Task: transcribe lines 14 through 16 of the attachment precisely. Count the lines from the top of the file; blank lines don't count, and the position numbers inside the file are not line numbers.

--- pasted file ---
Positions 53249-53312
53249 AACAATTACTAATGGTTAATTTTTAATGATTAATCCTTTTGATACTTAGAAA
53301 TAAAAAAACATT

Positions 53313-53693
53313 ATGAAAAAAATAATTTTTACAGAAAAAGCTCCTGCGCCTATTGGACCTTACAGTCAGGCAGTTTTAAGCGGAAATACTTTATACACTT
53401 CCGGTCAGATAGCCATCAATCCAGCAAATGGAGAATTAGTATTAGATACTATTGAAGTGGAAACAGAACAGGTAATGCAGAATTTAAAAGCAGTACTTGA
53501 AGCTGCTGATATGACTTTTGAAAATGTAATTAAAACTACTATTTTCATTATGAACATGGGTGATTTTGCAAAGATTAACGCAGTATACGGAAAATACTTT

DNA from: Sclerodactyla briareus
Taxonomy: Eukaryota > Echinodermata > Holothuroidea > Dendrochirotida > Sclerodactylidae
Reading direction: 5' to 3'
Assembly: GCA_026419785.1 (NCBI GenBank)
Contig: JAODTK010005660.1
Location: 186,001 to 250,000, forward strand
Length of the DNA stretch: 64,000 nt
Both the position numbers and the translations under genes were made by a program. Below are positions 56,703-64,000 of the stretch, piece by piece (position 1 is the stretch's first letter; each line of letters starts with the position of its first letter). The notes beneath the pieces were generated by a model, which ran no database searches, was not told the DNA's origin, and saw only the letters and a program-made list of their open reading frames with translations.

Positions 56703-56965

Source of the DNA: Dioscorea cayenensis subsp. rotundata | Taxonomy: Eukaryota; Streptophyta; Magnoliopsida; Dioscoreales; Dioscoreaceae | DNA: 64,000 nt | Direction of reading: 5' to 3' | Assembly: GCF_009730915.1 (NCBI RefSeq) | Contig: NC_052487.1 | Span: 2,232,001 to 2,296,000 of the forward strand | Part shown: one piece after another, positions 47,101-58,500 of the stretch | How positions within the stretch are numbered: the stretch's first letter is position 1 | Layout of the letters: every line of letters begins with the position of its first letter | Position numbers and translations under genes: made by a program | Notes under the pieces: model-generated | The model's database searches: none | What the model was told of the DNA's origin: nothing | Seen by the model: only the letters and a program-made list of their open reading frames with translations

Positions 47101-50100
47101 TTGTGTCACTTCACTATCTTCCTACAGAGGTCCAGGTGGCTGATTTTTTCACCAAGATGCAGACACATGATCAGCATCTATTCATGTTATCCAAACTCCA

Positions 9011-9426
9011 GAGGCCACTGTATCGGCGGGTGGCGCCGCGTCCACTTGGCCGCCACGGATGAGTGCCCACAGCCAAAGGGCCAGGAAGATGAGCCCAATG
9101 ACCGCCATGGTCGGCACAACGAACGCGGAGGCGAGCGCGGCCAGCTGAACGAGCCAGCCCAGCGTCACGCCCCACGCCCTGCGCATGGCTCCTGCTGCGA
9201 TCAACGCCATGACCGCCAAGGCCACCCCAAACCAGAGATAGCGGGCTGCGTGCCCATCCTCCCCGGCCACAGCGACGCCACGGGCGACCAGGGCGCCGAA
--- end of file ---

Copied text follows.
Length of the DNA stretch: 64,000 nt
Both the position numbers and the translations under genes were made by a program. Below are positions 56,703-64,000 of the stretch, piece by piece (position 1 is the stretch's first letter; each line of letters starts with the position of its first letter). The notes beneath the pieces were generated by a model, which ran no database searches, was not told the DNA's origin, and saw only the letters and a program-made list of their open reading frames with translations.

Positions 56703-56965